Saw this on the Digg website. I like the article so much that I have to post here.
In what language do deaf people think? I think in English, because that’s what I speak. But since deaf people cannot hear, they can’t learn how to speak a language. Nevertheless, they must think in some language. Would they think in English if they use sign language and read English? How would they do that if they’ve never heard the words they are signing or reading pronounced? Or maybe they just see words in their head, instead of hearing themselves? –Cathy, Malvern, Pennsylvania
I’m not going to post the entire article but to highlight some paragraphs.
The profoundly, prelingually deaf can and do acquire language; it’s just gestural rather than verbal. The sign language most commonly used in the U.S. is American Sign Language, sometimes called Ameslan or just Sign. Those not conversant in Sign may suppose that it’s an invented form of communication like Esperanto or Morse code. It’s not. It’s an independent natural language, evolved by ordinary people and transmitted culturally from one generation to the next. It bears no relationship to English and in some ways is more similar to Chinese–a single highly inflected gesture can convey an entire word or phrase.
Wow, who would have thought that our ASL is more similar to Chinese than English!
Sign equips native users with the ability to manipulate symbols, grasp abstractions, and actively acquire and process knowledge–in short, to think, in the full human sense of the term. Nonetheless, “oralists” have long insisted that the best way to educate the deaf is to teach them spoken language, sometimes going so far as to suppress signing. Sacks and many deaf folk think this has been a disaster for deaf people.
It’s our turn to suppress the oralists!
The answer to your question is now obvious. In what language do the profoundly deaf think? Why, in Sign (or the local equivalent), assuming they were fortunate enough to have learned it in infancy. The hearing can have only a general idea what this is like–the gulf between spoken and visual language is far greater than that between, say, English and Russian.
Yet hearing students keep thinking it’s easier to learn ASL than Russian in their high school foreign language requirement. Just because ASL doesn’t have a written form doesn’t mean it’s easy to learn ASL!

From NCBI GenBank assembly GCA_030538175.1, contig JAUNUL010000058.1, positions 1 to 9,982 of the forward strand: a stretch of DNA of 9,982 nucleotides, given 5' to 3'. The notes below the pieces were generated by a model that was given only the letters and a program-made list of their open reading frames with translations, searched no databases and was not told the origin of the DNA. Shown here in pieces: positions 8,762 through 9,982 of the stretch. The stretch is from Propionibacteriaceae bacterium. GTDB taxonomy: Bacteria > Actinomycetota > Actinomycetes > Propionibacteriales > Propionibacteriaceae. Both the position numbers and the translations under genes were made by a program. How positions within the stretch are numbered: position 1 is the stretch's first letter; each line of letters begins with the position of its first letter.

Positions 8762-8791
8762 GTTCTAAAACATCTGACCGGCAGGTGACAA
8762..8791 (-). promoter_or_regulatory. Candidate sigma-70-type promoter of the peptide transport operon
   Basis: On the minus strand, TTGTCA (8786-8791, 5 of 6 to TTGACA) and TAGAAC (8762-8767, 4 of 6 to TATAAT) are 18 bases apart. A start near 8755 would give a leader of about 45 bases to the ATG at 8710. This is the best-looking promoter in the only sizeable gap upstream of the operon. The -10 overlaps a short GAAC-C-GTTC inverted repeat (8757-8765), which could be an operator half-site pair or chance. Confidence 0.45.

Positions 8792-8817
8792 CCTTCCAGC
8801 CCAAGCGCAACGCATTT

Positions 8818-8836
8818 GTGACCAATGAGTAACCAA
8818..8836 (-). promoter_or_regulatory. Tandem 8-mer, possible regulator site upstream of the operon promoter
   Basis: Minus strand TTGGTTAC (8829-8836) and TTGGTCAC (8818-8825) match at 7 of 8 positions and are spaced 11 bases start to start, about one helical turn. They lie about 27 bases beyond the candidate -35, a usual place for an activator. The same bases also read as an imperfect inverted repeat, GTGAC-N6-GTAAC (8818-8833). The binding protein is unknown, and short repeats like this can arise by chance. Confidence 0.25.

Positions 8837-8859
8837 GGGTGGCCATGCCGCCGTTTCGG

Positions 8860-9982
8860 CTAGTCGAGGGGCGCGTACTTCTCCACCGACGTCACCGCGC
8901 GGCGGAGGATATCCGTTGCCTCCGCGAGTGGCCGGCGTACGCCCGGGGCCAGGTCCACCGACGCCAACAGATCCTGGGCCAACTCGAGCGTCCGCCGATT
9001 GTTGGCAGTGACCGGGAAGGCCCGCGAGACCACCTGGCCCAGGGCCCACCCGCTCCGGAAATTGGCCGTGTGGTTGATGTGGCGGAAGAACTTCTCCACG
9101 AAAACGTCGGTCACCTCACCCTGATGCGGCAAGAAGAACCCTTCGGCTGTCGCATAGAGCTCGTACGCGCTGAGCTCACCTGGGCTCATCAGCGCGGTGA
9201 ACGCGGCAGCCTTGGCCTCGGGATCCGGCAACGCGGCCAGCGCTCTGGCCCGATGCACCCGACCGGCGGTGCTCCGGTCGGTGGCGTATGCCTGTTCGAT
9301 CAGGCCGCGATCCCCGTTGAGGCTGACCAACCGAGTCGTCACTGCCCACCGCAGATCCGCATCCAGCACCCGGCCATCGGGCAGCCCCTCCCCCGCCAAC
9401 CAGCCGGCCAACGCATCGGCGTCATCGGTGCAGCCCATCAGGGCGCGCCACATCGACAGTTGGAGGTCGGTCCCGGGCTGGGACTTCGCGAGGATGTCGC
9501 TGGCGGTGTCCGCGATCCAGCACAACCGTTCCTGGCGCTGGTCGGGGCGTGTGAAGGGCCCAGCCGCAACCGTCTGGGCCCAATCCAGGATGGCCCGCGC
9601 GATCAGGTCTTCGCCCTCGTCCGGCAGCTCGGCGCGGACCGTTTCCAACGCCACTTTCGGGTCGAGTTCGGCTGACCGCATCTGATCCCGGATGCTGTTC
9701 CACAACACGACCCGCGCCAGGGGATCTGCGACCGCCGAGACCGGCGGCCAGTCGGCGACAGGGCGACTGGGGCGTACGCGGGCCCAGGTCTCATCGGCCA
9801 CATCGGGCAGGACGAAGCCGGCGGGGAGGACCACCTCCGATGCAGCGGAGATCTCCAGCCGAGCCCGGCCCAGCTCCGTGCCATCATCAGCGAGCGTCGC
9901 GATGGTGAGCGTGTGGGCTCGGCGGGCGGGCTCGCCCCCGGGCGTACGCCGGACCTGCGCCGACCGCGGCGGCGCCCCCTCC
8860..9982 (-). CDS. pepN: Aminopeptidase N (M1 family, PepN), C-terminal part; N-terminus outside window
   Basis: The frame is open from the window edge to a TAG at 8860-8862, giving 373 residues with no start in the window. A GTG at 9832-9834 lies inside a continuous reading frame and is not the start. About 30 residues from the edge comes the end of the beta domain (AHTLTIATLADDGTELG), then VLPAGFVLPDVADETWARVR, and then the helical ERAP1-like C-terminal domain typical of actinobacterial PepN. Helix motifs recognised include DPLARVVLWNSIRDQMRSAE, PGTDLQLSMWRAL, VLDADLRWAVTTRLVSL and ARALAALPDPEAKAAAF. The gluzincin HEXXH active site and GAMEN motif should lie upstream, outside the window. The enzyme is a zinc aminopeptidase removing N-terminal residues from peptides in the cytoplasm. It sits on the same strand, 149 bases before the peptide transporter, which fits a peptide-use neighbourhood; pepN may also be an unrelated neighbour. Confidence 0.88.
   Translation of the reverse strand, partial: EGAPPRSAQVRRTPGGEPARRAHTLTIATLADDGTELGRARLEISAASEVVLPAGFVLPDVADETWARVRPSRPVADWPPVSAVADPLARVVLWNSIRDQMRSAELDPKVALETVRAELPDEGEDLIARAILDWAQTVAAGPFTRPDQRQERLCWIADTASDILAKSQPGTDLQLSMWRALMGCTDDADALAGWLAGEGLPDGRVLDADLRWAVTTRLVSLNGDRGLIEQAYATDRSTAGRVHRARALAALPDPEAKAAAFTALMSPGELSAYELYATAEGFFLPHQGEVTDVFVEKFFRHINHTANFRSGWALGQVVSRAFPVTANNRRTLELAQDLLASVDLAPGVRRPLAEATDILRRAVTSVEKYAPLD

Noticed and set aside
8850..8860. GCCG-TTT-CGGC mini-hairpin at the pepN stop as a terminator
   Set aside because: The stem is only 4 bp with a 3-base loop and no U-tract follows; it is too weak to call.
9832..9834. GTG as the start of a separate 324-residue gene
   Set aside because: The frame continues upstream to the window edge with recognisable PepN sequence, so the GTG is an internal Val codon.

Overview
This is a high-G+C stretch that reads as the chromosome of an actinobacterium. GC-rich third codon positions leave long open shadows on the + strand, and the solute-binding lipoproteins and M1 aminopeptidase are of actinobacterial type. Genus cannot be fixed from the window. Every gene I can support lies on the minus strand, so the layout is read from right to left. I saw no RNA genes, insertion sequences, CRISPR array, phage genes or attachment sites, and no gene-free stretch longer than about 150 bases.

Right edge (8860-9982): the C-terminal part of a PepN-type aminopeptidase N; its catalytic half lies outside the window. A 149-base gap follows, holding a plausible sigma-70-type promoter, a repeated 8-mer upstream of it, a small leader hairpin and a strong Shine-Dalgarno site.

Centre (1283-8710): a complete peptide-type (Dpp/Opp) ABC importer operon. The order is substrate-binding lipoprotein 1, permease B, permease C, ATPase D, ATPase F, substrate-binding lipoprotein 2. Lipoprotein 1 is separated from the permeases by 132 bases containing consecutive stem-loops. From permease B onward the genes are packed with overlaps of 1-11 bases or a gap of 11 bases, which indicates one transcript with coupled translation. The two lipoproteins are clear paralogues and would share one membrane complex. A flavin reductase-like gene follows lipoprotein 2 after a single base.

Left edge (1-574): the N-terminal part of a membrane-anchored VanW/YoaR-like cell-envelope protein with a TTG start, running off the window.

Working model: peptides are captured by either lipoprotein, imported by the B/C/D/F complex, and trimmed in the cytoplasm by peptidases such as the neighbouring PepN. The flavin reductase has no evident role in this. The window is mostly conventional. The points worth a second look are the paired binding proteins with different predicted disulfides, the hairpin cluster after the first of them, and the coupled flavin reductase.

I remember one time when I was working for the Nestle Beverage Company in Jacksonville, IL after my senior year in high school. I had two managers and they wanted to learn ASL. One manager was the head of the factory and with his job, he would travel to many countries to do business and meetings, so he knew quite some languages, so he thought it should be easy to learn ASL, being that it’s right on the tip of our fingers instead of our tongue. The other manager was a short friendly guy from Texas with a great sense of humor. He was responsible for internal operations and didn’t travel elsewhere as much as the other manager did. So, suffice to say that he didn’t know another language but English.
Everyday during lunch or office breaks, I’d say hi to both managers and try to strike up a conversation to help teach them some ASL. Ofc, first with ASL fingerspelling, then gradually moving on to learn different signs and build up a vocabulary base. Toward the end of my internship, which manager ends up learning the most? It was the Texan. And the other manager? he was still struggling with sign alphabets. The Texan learned so much that we were able to converse smoothly with a minimal stoppage for interpretations (which sign is that? that kind of question). His sense of humor probably helped as much, for we would always make jokes and laugh.
I learned from this experience as much as they learned ASL and it leads me to believe that people who rely on audio so much—I think that’s called an audiophile?—-that they’re unable to grasp the concept of the language being visual instead of audible. Like the article above, the gulf between ASL and English is greater than English and Russian.